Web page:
Similarly, if wealthier consumers can hack the hospital game and see specialists before everyone else, or employ high-priced counselors to gain special access to the Ivy League, health care and education reform become much less pressing.



Nowhere is the segmentation worse, or anger more evident, than up in the air. With nine different groups to board a plane, flying has explicitly become an exercise in class distinction. The frustration isn't confined to rhetoric. A 2016 study on air rage by Katherine A. DeCelles of the University of Toronto and Michael I. Norton of Harvard Business School found a surprisingly robust link between onboard incidents and what they call ''physical and situational inequality.''



What the researchers discovered as they sifted through the data was remarkable. When passengers boarded at the front of the aircraft and had to walk through the premium cabin to get to coach, the odds of an outburst in economy doubled. Nor was the anger limited to the back of the plane. On those flights where coach passengers traipsed their way through first class upon boarding, unruly behavior among elite passengers was nearly 12 times as likely.



The extremely rich don't see even first-class fliers, let alone those in coach. Take Nick Hanauer, a Seattle entrepreneur worth hundreds of millions of dollars. As an early investor in Amazon, Mr. Hanauer gets around in his personal Dassault Falcon 900LX jet, which retails for $43 million. Money provides him with a kind of all-encompassing E-ZPass, enabling him to zip past the everyday obstacles the rest of us have to contend with.



''This is my life -- I see it everywhere,'' Mr. Hanauer said. ''I haven't waited in a line in 10 years.''



But for all his wealth, Mr. Hanauer said, he has a gnawing fear that the widening gulf between economic winners like himself and ordinary Americans is unsustainable. ''If you're not genuinely concerned about the future of the United States, you are not paying attention,'' he said.



In some cases, money can mean the difference between life and death. In California, private firefighters sent by insurers saved the vineyards and estates of a fortunate few during the recent spate of wildfires, even as neighboring homes were reduced to ashes. For $50,000, private health care consultants can steer cancer patients into potentially lifesaving clinical trials.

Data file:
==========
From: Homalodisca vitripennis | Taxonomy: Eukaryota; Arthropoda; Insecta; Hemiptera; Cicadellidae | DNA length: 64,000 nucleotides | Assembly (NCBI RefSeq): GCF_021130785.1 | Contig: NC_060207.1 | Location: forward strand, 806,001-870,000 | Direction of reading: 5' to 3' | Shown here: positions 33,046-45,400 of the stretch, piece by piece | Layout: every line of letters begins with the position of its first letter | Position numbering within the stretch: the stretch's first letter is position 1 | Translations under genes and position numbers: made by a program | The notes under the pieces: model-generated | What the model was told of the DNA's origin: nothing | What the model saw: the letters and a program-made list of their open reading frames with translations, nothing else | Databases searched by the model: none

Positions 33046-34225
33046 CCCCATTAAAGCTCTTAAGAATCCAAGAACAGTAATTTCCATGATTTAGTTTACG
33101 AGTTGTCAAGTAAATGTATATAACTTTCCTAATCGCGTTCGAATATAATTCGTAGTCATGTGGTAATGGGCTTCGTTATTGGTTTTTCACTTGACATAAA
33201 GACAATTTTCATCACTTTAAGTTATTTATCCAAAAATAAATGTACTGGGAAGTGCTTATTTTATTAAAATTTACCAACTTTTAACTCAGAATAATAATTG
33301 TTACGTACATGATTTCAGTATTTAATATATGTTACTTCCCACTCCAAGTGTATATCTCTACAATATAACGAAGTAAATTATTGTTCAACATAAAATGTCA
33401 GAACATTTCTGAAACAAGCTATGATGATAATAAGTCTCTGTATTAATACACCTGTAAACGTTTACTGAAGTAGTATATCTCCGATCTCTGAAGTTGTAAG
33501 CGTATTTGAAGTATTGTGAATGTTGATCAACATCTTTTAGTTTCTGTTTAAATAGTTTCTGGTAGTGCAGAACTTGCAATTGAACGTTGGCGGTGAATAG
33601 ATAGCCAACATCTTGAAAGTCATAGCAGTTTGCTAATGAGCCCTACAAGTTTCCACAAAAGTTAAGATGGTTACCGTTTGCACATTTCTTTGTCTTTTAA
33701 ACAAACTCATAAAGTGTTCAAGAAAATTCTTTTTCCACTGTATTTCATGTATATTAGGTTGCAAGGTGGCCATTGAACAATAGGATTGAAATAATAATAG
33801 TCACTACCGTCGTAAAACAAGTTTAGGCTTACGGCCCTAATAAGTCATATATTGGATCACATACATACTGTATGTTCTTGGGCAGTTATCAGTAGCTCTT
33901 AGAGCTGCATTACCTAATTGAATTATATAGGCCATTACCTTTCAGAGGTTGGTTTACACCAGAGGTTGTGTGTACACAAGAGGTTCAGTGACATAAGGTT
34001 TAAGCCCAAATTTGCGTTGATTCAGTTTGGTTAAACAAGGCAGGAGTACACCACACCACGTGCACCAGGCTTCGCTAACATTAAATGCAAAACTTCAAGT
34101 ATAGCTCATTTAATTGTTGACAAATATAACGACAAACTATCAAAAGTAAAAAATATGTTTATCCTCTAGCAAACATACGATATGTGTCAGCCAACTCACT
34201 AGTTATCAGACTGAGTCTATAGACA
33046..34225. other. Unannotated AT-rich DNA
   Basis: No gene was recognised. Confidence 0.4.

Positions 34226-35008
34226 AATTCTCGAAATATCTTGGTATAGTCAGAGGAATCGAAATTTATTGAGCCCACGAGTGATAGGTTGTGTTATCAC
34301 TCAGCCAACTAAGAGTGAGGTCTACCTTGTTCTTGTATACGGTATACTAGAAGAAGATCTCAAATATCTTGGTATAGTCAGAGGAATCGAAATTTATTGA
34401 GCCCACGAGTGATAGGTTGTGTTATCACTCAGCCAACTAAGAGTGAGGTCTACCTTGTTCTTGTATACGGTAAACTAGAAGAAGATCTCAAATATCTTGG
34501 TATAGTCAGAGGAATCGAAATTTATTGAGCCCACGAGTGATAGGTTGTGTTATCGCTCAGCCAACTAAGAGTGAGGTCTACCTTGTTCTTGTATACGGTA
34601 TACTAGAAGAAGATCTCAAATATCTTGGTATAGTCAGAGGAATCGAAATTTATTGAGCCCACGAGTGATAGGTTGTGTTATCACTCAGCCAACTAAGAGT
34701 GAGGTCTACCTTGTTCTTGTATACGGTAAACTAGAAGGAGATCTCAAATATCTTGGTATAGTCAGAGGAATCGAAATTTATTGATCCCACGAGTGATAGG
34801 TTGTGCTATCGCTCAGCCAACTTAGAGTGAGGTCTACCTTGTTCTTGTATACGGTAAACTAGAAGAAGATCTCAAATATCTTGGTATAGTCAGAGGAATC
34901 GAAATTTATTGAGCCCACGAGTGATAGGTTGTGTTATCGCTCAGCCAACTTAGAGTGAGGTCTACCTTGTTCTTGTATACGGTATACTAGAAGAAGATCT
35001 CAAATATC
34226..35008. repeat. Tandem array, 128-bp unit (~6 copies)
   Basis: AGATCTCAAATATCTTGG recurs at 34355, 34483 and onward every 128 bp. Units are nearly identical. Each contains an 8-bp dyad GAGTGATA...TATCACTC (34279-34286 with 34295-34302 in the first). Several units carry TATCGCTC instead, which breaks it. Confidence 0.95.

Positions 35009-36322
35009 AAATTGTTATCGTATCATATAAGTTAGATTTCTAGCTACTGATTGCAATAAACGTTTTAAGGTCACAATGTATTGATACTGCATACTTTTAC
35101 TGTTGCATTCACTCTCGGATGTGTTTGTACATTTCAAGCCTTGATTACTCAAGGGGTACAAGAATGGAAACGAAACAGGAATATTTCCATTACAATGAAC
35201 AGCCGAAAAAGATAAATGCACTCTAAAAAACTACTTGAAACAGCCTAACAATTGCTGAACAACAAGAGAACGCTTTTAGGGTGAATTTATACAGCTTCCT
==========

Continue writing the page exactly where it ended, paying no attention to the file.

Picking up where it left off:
The evidence of this trend isn't merely anecdotal, either. The richest 1 percent of Americans live nearly 15 years longer on average than the poorest 1 percent, according to a 2016 study in JAMA. And that disparity is increasing.



It's getting impossible to imagine that we're all in it together as a society. Because the hard truth is we're not. On the other side of the velvet rope, millions of Americans are going about their daily lives, paying their taxes and trying to make ends meet, even as they wait longer to see a doctor or to get through security at the airport because richer Americans are jumping the line.



''If this continues unabated, we're done,'' said Mr. Hanauer, who in 2013 started Civic Ventures, a think tank aimed at creating a more level playing field. ''This won't be a capitalist system -- it'll be a feudal system. You can't shred the norms of reciprocity that make social cohesion possible and expect to have a functioning democracy. It's just not going to work.''


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JohnRussell
1  seeder  JohnRussell    one month ago
In California, private firefighters sent by insurers saved the vineyards and estates of a fortunate few during the recent spate of wildfires, even as neighboring homes were reduced to ashes.

They say you want a revolution. 

Whether Sanders wins or loses,  the issues he raises are not going away. 

 
 
 
WallyW
1.1  WallyW  replied to  JohnRussell @1    one month ago

If Democrats win, the issues will remain. How will they handle the problem? Will taxing the rich more help?

 
 
 
JohnRussell
1.1.1  seeder  JohnRussell  replied to  WallyW @1.1    one month ago

Wally, should people be treated differently (better) because they have money? 

 
 
 
Dean Moriarty
1.1.2  Dean Moriarty  replied to  JohnRussell @1.1.1    one month ago

They are wise, a fool and his money are easily parted. 

 
 
 
Nerm_L
2  Nerm_L    one month ago

No, I don't believe the United States will turn into a caste system.  A caste system segregates a population according to both hereditary class and function in society.  Caste is more than just a distinction between 'haves' and 'have nots'.

In the United States someone can win a lottery and become quite wealthy overnight.  But that wealth was not earned; it was bought.  Luck is the only difference between the winner and the losers.